- Read Homer’s Odyssey, Books 7–8
- How strongly does Odysseus want to go home at this point in the story? What to you explains his desire to go home?
I believe that Odysseus really wants to go home at this point, but I’m not convinced that he has put forth all of his talents and energies to do so just yet. He is known for being smooth talking shape shifter, qualities which he has not fully used in his effort to make his way back to his home country.
3. How does Nausicaa compare to Calypso and Penelope?
I think Nausicaa relationship with Odysseus is different than the others. She is put under a spell by Athena, so much of what she feels is fabricated because he appears more handsome and appealing than he actually is. Plus, she is very young and impressionable. As we discussed in class, this is a “story” that occurs across many cultures. A young, innocent, impressionable girl falls in love with and older rugged bad-ass guy, only to be left heartbroken. With Calypso there is a peculiar male-female power being displayed in the Homeric age. For once, a woman is the dominant force in a relationship. The shoe is on the other foot! Take that Homeric era patriarchy. But seriously, it is interesting for the man to be a captive for once. He is forced to love and obey Calypso, kind of like all of the women that men encounter during that time. Penelope and Odysseus’ relationship differs from both of the ones mentioned above because it is one that seems to be the most genuine in the Iliad or the Odyssey thus far, besides Hector and Andromache, which was my personal favorite. Penelope staying loyal to Odysseus after decades kind of reminds me of when a woman stays loyal to a man who is incarcerated until he is free. She is a strong partner. She sometimes showed signs of weakness, as when she wouldn’t stand up to the suitors, but overall she is a great companion and they seem to share a legit bond.
4. Are the Phaeacians heroic? Is their king a good leader?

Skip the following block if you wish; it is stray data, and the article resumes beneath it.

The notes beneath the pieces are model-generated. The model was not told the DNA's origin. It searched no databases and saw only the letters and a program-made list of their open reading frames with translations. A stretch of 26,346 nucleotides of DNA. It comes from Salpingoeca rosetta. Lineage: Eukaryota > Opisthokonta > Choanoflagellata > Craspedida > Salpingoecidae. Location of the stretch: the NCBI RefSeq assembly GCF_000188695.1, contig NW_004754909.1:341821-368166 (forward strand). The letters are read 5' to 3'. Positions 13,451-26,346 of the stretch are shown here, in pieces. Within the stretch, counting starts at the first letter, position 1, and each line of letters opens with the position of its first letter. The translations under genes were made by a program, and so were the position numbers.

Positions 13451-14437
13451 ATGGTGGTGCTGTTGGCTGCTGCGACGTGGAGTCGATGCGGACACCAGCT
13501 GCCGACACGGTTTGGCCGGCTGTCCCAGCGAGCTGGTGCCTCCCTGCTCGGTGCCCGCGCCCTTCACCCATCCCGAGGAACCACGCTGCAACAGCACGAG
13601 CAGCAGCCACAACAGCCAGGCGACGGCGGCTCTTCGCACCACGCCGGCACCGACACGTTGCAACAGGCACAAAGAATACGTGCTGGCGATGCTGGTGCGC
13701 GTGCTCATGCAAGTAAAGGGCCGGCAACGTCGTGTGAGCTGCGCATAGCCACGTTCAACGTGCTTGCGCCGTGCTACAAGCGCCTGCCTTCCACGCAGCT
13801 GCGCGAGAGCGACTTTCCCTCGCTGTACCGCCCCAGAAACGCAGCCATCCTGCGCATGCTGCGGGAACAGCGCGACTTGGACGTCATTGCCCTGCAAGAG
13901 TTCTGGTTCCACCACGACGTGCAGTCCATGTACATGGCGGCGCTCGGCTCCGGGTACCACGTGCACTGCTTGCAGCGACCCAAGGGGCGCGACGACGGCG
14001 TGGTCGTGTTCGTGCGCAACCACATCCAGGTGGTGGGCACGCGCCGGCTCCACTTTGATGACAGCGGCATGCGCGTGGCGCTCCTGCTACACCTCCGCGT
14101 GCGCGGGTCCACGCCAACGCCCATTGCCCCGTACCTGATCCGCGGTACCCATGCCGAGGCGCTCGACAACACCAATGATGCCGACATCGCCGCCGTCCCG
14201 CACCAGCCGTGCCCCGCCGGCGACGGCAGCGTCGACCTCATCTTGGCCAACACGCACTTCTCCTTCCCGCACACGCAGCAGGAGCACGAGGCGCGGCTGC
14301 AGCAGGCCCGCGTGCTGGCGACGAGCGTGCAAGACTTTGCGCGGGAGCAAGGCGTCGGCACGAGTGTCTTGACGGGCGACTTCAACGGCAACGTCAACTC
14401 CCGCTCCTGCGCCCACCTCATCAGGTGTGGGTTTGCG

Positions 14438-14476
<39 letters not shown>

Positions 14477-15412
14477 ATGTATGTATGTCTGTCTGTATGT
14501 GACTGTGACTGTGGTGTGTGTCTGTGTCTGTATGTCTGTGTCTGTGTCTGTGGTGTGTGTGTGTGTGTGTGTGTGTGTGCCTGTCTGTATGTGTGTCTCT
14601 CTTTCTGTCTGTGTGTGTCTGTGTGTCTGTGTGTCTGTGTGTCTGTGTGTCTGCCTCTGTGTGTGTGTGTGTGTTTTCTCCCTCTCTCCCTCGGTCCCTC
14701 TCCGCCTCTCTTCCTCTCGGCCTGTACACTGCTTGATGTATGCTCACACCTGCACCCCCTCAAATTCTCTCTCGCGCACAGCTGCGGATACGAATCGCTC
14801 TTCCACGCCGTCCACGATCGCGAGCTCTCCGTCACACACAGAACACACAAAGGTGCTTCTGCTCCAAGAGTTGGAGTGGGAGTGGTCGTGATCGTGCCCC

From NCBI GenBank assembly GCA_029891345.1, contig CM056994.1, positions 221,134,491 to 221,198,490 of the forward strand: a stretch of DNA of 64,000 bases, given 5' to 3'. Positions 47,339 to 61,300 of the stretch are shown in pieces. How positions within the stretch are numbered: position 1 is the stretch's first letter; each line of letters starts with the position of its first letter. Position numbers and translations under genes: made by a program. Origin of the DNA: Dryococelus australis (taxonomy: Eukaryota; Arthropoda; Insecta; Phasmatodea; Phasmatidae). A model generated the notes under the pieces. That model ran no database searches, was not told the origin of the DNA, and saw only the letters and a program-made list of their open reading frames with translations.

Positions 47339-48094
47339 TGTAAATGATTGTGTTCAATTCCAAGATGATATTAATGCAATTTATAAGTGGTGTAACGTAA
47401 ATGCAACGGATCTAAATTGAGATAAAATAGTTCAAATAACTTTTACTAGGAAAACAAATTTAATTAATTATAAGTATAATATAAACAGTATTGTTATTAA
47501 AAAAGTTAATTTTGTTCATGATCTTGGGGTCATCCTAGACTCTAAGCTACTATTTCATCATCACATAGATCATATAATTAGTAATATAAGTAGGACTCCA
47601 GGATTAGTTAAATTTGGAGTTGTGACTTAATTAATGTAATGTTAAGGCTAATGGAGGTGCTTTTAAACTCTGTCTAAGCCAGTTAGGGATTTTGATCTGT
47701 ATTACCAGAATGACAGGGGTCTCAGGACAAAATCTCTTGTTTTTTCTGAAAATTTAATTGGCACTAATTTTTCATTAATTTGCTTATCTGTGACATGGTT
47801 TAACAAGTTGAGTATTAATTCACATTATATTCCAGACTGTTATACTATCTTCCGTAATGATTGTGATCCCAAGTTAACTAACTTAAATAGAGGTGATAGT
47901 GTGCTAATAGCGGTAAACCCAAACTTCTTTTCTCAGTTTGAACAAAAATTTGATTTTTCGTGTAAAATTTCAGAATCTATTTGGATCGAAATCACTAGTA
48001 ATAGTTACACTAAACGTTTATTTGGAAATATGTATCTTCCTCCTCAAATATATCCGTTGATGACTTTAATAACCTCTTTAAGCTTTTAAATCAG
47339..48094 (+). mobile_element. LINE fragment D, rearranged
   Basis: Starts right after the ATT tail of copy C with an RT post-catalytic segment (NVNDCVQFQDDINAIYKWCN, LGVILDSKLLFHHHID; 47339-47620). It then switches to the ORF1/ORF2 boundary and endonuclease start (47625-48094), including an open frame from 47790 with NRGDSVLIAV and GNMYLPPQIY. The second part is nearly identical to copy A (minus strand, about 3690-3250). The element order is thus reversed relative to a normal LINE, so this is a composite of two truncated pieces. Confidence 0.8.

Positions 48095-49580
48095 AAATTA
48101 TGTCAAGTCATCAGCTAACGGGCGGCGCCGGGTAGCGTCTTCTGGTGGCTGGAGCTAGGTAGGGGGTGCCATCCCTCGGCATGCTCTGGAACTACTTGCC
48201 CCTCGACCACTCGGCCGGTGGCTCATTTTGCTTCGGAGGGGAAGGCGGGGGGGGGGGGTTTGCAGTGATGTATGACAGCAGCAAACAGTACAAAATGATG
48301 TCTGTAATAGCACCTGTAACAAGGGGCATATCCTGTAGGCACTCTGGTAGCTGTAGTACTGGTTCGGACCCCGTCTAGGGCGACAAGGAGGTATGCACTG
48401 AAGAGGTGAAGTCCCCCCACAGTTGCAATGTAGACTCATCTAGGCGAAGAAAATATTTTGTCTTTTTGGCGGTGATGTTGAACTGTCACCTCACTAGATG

I think the Phaeacians are “heroic” in because as we discussed in class, to be a hero, one has to be dead and part of a distant history whose spirit still haunts society. I do believe that the Phaeacians are honorable and hospitable people, and their King is a good, just, leader. This is displayed through his treatment of the stranger Odysseus. He housed him, invites him to several feasts, provides a ship for him to be on his way home, and even offers his daughter’s hand in marriage. The King also displays good hospitality because he pays close attention to Odysseus and made sure he was always comfortable. As we discussed in class, this is a quality of good hospitality. An example of this is when the King notices how Odysseus gets emotionally distraught whenever the Trojan war is being sung about, so he moves on to the gaming activities so that Odysseus will not be sad anymore.
Day Eighteen (October 19)
Assignments (all assignments begin at the end of the class day on which they are assigned and must be completed by the beginning of the next class):
- Read Homer’s Odyssey, Book 9–12
- Why does Odysseus agree to tell his story to the Phaeacians?
He agrees to tell his story because the Phaeacians agree to let him use a ship to sail to Ithaca if he tells his story. Also, Odysseus I think he tells his story because he feels that is identity is about to be revealed. King Alcinous questioned him about why he always would get emotional whenever the blind Demodocus would sing about the great Trojan War and the battle of Hector and Achilles. While everyone else would enjoy the song, Odysseus would weep. Also, he was being questioned about wearing Nausicaa’s clothing after Arete recognizes the garb as one she had made herself. I believe all of the suspicion by the King and Queen made Odysseus nervous about his cover being blown, so he decided to just reveal himself.